Sitting out the Storm in Steni Vala, Alonissos

Sitting out the Storm in Steni Vala, Alonissos
2016-04-06

As the boat glided into the harbour, anchor dropping and ropes at the ready to throw out, it seemed oddly quiet in Steni Vala, Alonissos. Another two sailboats bobbed on their anchors and a bright orange and blue crayfish caique was coming in behind us. We jumped onto the quay in search of real greek coffee and conversation. After surveying the tranquil scene, we settled on the blue and white café under the gum trees and happily sat down under their shade. Fellow sailors at the table next to us were the only other company and we exchanged the usual conversation one has with people passing through a harbour for a day. Where are you from? Where are you going? When are you casting off?  Have you seen the weather report?

Cool respite

Iced cappuccinos in hand, all eyes on the sea, still littered with whitecaps and visible spray, we looked back on the adventurous day of sailing that had brought us here. Intending to set sail early from the beautiful Panormos Bay of Skopelos, ancient anchorage of pirates and invaders, one thing had led to another and we had left rather late. This meant we were caught by the 'meletemi' - that north summer wind that picks up in the early afternoon and can blow for days. Sailing in the Sporades, one is exposed to the wind, but there are also plenty of opportunities for protection.

Crossing the strait between Skopelos and Alonissos had been particularly challenging and rather uncomfortable, though thankfully not very long. We'd lost a few things to the sea, as so many before us. In the skilled hands of our Captain and crew, our boat had made it through, and here we were, windblown but exhilarated and glad to be safely docked in the narrow, peaceful harbour of Steni Vala, Alonissos, last stop before the wild, scattered outer islands of the Northern Sporades.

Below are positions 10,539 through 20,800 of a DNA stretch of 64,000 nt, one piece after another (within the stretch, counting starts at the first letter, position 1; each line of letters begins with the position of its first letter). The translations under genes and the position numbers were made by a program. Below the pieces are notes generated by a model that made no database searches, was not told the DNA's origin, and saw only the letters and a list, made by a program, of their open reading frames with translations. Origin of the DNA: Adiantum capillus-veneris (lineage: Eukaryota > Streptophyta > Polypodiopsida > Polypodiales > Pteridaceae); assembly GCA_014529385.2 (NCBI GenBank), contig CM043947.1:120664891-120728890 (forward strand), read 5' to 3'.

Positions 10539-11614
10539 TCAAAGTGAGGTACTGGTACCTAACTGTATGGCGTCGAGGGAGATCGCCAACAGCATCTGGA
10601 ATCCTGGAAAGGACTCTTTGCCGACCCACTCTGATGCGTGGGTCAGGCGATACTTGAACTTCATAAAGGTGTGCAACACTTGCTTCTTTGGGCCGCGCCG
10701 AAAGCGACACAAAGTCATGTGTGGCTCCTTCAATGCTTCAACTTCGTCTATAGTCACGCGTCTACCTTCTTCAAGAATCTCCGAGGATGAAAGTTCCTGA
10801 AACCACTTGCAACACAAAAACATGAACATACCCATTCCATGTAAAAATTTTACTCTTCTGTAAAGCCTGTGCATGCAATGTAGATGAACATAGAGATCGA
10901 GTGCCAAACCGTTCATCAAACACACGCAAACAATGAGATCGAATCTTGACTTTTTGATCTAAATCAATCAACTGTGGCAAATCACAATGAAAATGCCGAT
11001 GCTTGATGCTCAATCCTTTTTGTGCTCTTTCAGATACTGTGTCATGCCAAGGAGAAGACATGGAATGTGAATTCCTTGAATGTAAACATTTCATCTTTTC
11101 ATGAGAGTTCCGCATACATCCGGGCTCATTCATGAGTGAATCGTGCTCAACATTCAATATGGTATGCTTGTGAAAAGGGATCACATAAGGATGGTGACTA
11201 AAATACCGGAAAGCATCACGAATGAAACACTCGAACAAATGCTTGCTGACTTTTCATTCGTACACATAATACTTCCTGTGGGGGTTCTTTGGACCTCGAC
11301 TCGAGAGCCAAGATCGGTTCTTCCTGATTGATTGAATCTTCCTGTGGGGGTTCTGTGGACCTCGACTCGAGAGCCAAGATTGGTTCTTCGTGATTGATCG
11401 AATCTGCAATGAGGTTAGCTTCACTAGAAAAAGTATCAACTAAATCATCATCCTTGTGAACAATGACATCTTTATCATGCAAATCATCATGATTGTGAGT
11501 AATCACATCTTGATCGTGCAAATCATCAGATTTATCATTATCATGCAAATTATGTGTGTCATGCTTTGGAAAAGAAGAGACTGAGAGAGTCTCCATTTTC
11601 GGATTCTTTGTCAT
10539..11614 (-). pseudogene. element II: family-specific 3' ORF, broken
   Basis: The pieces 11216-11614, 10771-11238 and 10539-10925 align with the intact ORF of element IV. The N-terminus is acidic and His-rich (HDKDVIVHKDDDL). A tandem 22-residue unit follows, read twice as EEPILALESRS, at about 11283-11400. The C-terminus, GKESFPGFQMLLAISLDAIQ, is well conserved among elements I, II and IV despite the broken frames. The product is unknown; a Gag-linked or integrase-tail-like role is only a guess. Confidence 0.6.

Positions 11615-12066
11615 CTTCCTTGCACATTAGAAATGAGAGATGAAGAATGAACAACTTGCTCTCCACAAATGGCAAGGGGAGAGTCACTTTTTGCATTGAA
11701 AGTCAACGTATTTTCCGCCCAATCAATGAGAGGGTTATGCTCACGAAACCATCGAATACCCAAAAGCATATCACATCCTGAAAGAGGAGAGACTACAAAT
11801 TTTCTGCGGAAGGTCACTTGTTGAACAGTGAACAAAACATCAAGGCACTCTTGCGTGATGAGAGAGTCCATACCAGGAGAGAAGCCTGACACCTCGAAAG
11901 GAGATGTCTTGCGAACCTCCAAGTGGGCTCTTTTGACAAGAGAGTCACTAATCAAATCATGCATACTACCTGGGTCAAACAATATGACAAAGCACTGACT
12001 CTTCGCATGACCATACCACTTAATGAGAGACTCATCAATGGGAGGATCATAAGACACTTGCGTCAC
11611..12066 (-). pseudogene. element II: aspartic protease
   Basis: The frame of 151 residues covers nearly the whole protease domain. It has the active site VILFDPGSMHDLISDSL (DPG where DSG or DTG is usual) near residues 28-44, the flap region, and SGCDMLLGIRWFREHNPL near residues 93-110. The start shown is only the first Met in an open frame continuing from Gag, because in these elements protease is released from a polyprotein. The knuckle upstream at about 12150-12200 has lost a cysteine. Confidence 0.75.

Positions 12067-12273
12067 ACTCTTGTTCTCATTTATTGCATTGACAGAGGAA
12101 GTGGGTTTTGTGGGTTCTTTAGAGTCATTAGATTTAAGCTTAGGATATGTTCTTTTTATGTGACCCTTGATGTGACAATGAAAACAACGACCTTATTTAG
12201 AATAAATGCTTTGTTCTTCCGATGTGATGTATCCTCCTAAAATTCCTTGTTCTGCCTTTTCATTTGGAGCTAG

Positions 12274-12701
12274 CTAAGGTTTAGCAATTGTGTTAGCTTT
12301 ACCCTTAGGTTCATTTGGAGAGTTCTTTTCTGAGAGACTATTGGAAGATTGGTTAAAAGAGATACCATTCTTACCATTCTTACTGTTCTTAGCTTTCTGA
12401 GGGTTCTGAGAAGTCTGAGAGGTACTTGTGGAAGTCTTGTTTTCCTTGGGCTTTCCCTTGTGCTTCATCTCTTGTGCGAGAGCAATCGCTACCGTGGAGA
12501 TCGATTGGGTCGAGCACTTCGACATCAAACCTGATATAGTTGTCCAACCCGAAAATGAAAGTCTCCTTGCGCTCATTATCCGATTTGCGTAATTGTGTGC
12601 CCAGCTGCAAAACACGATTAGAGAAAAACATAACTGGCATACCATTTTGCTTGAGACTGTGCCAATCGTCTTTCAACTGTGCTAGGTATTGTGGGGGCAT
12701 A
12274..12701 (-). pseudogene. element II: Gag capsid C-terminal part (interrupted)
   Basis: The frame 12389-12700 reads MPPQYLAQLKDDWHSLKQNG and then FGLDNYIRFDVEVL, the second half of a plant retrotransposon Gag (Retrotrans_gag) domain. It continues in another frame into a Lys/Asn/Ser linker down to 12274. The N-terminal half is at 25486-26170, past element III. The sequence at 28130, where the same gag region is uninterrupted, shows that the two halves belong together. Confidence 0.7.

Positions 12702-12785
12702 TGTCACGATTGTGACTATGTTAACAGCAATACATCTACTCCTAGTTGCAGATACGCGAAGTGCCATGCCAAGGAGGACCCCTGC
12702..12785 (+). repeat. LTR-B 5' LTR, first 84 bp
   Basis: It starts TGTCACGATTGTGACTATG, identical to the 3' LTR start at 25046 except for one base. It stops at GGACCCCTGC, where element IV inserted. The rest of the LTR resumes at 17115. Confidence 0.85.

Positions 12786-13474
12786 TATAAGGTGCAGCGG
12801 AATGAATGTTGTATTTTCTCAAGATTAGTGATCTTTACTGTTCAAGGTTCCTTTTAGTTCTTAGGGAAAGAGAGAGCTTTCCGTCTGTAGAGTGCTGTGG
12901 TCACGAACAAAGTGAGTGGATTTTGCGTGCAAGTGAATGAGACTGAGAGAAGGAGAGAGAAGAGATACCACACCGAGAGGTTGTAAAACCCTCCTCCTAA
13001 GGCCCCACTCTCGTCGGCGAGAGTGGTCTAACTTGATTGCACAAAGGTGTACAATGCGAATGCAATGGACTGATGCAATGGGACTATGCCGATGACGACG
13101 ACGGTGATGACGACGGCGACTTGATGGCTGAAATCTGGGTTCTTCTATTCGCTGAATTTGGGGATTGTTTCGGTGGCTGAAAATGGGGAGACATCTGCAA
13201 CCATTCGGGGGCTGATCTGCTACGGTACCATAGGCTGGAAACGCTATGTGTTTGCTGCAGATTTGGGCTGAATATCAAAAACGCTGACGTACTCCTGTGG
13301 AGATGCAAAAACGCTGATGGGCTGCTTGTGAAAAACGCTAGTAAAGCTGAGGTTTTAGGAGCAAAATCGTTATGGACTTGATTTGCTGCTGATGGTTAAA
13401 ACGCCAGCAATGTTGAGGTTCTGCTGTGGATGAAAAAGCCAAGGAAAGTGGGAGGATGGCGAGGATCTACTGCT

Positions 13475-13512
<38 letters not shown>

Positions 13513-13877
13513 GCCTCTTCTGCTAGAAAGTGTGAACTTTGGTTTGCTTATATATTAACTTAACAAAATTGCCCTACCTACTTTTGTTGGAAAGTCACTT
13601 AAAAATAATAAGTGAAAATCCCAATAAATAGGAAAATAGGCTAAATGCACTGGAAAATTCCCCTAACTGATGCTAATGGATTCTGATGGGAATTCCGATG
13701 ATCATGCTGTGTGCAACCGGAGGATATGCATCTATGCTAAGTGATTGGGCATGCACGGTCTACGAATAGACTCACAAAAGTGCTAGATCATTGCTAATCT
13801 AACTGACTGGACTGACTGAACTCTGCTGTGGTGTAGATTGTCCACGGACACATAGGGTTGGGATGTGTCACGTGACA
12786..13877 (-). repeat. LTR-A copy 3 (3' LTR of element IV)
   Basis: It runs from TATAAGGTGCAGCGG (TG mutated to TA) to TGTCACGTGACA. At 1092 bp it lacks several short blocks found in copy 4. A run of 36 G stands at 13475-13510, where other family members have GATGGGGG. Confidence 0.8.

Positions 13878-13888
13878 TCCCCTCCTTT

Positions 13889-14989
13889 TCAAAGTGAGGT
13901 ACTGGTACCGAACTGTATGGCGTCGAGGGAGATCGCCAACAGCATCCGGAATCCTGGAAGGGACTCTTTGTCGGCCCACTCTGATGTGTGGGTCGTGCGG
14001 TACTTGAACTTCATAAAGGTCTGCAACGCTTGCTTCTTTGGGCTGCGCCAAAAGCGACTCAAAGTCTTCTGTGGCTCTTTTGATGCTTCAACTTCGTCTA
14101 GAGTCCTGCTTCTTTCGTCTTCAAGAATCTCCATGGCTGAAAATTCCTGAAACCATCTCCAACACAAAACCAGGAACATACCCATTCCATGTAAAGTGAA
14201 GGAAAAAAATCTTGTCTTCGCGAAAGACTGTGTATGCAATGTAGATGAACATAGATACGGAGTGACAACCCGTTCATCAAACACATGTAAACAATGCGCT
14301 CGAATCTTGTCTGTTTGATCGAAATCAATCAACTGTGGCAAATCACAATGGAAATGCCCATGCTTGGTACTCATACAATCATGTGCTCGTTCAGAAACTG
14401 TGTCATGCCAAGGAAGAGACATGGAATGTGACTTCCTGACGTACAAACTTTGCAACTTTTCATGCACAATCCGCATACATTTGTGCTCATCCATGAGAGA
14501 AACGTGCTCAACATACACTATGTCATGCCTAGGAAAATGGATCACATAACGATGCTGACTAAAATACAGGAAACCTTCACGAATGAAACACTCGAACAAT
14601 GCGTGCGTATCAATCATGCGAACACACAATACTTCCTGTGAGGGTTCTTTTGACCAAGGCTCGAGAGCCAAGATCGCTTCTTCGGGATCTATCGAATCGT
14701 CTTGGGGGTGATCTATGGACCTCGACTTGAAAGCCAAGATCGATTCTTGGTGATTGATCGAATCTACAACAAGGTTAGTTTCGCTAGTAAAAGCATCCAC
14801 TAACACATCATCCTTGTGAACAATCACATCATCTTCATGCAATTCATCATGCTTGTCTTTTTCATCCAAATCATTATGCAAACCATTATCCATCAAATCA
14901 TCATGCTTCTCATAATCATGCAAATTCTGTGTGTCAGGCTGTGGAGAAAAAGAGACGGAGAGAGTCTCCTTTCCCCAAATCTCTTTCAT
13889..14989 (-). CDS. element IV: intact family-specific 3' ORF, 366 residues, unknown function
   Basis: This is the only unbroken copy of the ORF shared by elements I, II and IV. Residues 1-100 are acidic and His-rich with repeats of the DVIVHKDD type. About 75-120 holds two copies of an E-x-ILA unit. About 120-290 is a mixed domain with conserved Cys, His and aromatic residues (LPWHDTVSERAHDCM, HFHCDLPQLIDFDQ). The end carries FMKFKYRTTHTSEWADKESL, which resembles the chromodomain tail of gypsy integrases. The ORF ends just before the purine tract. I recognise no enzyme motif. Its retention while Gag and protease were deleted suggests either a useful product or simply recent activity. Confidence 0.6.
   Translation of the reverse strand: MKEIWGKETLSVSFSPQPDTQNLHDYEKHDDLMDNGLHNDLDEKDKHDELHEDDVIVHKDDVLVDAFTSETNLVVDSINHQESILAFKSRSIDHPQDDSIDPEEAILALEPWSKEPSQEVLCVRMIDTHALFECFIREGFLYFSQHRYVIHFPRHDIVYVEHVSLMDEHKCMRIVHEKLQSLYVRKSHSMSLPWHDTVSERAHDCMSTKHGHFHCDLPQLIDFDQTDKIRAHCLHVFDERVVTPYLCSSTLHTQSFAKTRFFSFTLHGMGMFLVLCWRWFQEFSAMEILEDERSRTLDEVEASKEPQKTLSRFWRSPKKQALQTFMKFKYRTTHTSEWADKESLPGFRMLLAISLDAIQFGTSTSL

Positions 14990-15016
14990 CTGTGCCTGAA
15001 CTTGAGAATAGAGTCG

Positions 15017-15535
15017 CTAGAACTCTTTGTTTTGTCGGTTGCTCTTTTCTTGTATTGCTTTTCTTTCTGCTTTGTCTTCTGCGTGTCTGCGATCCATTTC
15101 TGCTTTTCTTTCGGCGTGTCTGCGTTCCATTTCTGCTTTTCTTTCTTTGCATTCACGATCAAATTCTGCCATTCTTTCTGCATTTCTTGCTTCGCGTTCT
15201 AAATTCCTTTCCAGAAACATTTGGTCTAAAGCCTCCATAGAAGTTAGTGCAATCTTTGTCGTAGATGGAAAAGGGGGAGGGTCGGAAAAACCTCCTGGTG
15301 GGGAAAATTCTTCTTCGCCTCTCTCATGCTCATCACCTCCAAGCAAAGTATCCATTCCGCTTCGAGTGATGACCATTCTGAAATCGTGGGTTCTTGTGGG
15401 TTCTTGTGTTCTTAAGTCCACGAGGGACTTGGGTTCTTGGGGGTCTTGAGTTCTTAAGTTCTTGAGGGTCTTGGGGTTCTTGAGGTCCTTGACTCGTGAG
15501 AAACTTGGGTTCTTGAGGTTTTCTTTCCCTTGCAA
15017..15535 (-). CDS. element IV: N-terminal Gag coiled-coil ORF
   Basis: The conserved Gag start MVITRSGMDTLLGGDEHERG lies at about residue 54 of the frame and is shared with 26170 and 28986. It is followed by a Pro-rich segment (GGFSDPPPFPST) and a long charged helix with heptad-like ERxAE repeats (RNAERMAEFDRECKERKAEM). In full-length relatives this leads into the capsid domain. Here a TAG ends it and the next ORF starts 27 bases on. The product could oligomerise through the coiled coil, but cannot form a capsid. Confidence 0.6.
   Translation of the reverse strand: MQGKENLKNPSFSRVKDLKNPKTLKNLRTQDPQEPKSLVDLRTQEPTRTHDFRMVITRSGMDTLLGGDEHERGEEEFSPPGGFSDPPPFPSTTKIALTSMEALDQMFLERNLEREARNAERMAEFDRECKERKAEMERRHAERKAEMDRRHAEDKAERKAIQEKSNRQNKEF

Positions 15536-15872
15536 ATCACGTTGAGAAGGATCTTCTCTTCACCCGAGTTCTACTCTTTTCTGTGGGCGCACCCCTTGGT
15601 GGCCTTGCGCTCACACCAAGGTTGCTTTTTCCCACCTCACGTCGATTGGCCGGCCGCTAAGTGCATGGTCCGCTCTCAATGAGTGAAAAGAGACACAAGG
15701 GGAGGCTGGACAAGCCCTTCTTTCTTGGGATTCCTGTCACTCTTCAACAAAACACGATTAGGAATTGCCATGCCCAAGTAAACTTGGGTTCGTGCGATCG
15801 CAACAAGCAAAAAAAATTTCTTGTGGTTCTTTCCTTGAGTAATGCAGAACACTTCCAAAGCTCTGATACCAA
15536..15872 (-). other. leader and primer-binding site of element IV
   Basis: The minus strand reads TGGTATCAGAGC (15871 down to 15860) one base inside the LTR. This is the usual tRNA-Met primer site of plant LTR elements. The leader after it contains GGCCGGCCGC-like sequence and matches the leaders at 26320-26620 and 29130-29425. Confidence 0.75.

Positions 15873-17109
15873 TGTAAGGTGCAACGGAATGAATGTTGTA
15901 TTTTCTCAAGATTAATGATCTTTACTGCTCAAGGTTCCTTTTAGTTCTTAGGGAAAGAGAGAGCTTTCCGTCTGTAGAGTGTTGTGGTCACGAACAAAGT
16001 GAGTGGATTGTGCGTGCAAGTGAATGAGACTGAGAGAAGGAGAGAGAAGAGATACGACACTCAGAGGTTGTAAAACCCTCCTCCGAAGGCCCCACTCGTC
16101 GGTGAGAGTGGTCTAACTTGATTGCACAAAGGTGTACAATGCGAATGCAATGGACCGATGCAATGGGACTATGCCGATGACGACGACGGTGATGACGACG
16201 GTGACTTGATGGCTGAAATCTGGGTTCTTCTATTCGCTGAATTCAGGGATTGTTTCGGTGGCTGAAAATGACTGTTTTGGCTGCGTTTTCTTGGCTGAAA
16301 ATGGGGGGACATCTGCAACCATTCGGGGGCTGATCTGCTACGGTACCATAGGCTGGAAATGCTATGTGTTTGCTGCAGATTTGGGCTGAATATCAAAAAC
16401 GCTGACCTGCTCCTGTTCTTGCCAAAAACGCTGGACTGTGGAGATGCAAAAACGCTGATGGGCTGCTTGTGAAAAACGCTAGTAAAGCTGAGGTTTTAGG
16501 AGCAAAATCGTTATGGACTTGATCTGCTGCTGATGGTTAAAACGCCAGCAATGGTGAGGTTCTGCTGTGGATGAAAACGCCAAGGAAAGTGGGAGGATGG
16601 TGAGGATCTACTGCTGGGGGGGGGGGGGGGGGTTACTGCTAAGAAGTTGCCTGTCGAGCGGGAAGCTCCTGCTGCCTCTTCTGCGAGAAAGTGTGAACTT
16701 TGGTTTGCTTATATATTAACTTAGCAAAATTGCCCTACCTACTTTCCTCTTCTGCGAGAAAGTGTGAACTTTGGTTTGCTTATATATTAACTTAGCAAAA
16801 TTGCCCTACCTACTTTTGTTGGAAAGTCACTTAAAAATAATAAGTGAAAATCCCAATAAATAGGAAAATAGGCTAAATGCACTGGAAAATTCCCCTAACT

Steni Vala, Alonissos, Greece

All Sorts and Sundry

Long a favourite with independent seaman, sailboats have been turning up in Steni Vala for over forty years. It used to be a safe harbour from strong winds and squalls for local fisherman. Waiting out the storm, resting, repairing their nets and getting a home-cooked meal and water. A couple of generations later, it is a thriving, summer resort complete with a hotel, watersport facilities and tavernas lining the quay, which overflow in the high summer season. One is just as likely to meet single-handed round-the-world sailors as you are a flotilla.

We have come in late August, after the high season, in mid afternoon – which explains the strange but welcome quietness of the place. The proverbial quiet after the storm. We too shall wait out the too-strong wind in this protected piece of paradise, re-supply from the well-stocked supermarkets, enjoy a meal al fresco with the scent of jasmine in the air and dream of the even quieter outer islets of the Northern Sporades.

Cave on the way to Steni Vala

Navigating onward

The next day, Force 7 still blowing, more boats had appeared in the harbour seeking respite, we look over the map of the areas and plot our route among the islands, noting the two big natural harbours on Kyria Panagia island to the Northeast of us, that would provide shelter if the wind picked up again. If the weather allows we shall cast off from there, stopping at Gioura to spot a wild goat or two, sailing on to the northern most tip of this island complex Psathoura, a yellow splodge on the map in the midst of blue.

We look up from the map at the horizon and see Two Brothers island's, blue-gray and hazy in the distance, back on the map beyond them to the Southeast is the flat and sandy Skantzoura.

"Tomorrow, finish the big wind! " a cheerful voice distracts us from the map.  " You go tomorrow! Early! Good wind for you!" exclaims a cheerful face from under a black fisherman's hat, gnarled hands holding a tin of Amstel. With a wave he's gone, as suddenly as he appeared.

We fold up the map, eyes back on the crimson horizon, the masts of the boats waving across the view, willing the wind to drop.  Tomorrow, then. 


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